- Although many people believe it’s good practice to note that the box contains “perishable food” “just baked” or “freshly baked” items on the outside box, I do not do this. Not once, but twice, my baked goods never made it to their intended destination. Both times they got “lost en-route” and both times I had written something about their being fresh-baked goods inside. Now I don’t mean to be a cynic but I have a sneaky suspicion that someone other than my intended recipients knowingly enjoyed cookies and brownies that weren’t intended for them. I prefer to indicate that the package is simply “FRAGILE”.
To begin, wrap each cookie individually. The medical cookies, you may remember, were wrapped in little bags with a ribbon.
I surround the cookies with small bubble wrap: In the photo below it’s the green bubble wrap.
In my opinion the small bubble wrap offers the best protection. I reserve the larger bubble wrap and air pillows to cushion the box. I save all kinds of bubble wrap so that I always have some on hand. It saves money and I prefer to re-purpose any time I can.
I double over a piece of the small bubble wrap, lay one cookie on top, and then fold it back and forth over itself again so there is a double layer between cookies. If the bubble wrap is longer than two cookies laid end-to-end, I alternate them such as in the picture below.
This serves two purposes: The cookies are sufficiently cushioned, and there are less cookies piled on top of one another.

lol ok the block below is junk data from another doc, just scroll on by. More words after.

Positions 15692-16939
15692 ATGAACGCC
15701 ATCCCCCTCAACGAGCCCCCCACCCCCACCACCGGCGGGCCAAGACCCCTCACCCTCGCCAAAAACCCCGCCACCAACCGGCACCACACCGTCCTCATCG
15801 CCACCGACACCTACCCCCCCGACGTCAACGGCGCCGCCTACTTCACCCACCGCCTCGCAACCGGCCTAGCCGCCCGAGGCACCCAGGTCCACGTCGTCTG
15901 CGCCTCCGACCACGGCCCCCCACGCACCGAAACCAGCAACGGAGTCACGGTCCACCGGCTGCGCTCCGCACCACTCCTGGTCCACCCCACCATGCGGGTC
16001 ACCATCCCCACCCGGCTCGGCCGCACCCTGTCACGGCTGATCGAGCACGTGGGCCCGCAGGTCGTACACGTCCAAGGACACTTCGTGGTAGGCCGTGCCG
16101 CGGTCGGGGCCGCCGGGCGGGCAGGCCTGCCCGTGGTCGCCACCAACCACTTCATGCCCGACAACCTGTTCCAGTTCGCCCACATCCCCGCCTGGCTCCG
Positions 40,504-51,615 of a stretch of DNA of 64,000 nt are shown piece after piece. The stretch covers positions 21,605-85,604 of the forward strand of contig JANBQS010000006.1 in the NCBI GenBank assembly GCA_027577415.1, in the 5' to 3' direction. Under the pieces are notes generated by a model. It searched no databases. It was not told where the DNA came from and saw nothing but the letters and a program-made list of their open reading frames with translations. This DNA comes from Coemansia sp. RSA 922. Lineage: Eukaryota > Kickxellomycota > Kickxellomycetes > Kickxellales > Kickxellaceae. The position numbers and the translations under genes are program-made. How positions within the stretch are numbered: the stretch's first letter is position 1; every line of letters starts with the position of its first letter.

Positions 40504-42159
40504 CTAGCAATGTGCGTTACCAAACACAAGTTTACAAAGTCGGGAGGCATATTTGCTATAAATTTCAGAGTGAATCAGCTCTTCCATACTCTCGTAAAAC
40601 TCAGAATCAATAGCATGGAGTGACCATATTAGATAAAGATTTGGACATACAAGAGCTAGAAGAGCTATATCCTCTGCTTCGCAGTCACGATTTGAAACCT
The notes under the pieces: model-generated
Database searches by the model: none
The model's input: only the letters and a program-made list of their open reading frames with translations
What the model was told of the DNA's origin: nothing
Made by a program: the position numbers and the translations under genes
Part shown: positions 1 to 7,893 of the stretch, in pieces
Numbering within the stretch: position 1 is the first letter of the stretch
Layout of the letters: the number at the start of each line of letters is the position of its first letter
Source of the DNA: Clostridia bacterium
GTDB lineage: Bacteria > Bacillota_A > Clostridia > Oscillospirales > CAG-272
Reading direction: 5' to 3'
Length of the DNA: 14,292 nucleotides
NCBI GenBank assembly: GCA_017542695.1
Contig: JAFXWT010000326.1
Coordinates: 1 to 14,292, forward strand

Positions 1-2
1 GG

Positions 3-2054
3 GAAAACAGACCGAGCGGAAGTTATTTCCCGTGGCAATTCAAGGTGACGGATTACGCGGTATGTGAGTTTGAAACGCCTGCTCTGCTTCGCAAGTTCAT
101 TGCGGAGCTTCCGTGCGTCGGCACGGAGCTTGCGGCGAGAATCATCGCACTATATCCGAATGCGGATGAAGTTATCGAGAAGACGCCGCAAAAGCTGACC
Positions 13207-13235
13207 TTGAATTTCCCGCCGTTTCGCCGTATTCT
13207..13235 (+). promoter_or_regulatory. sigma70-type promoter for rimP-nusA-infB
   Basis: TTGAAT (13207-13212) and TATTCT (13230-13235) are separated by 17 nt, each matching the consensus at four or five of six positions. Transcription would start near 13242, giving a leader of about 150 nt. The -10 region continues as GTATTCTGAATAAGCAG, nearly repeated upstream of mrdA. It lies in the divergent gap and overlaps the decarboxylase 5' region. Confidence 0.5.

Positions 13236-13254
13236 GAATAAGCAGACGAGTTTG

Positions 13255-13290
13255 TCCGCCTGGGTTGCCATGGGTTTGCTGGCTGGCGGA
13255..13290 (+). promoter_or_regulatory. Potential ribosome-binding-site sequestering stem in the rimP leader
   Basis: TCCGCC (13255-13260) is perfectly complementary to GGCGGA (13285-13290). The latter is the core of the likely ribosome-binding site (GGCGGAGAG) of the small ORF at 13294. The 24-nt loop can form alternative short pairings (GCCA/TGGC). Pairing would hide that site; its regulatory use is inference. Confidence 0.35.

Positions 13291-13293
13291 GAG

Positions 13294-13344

I’m not stingy with the bubble wrap. In fact, some may think I overdo it a bit but it gives me peace of mind.
Once the cookies are cushioned in the bubble wrap, I wrap the package once more.
And then one more time lengthwise to keep the cookies from sliding out.
I lay some packing material in the bottom of the small box and place the cookies on top so the cookies are standing vertically. This puts less weight on the cookies.
Then fill in all the gaps with more packing material. I give the box a shake; the cookies should not move at all. If they do, I add some more packing material. I’m careful not to crush the cookies but add enough so there is no movement in the box at all.
When I’m satisfied the cookies are safely protected in the box, I seal it with packing tape.
Next, I line the bottom of the larger box with packing material. Here I used the pillow packs and I love these. I just put one layer on the bottom and nestled the cookies on top.
Again, I fill in all the gaps with packing material and finish by covering the box of cookies with some extra bubble wrap.
As noted, I reuse and recycle when I can so for the most part I do not buy many large shipping boxes. I would rather reuse a box and play a small role in saving the environment. It may not look as neat and professional but it gets the job done.
If I were running a business and shipping the cookies to a customer I would spend money on a box and shipping labels.
But I’m not, so I DIY the package and it serves its purposes just fine.
And that’s it. The cookies are padded, packed, and ready to ship.
I’m thrilled to say that my sister said they arrived in perfect condition – two days earlier than expected so I have to give kudos to the U.S. Postal Service. Kerry sent me this text to let me know.
There you have it; my method of shipping cookies. It works every time.
Do you have your own method of packing and shipping cookies, brownies, cake pops or the like? If so, I’d love to hear it. I’m always open to new ideas, especially if they work for other people.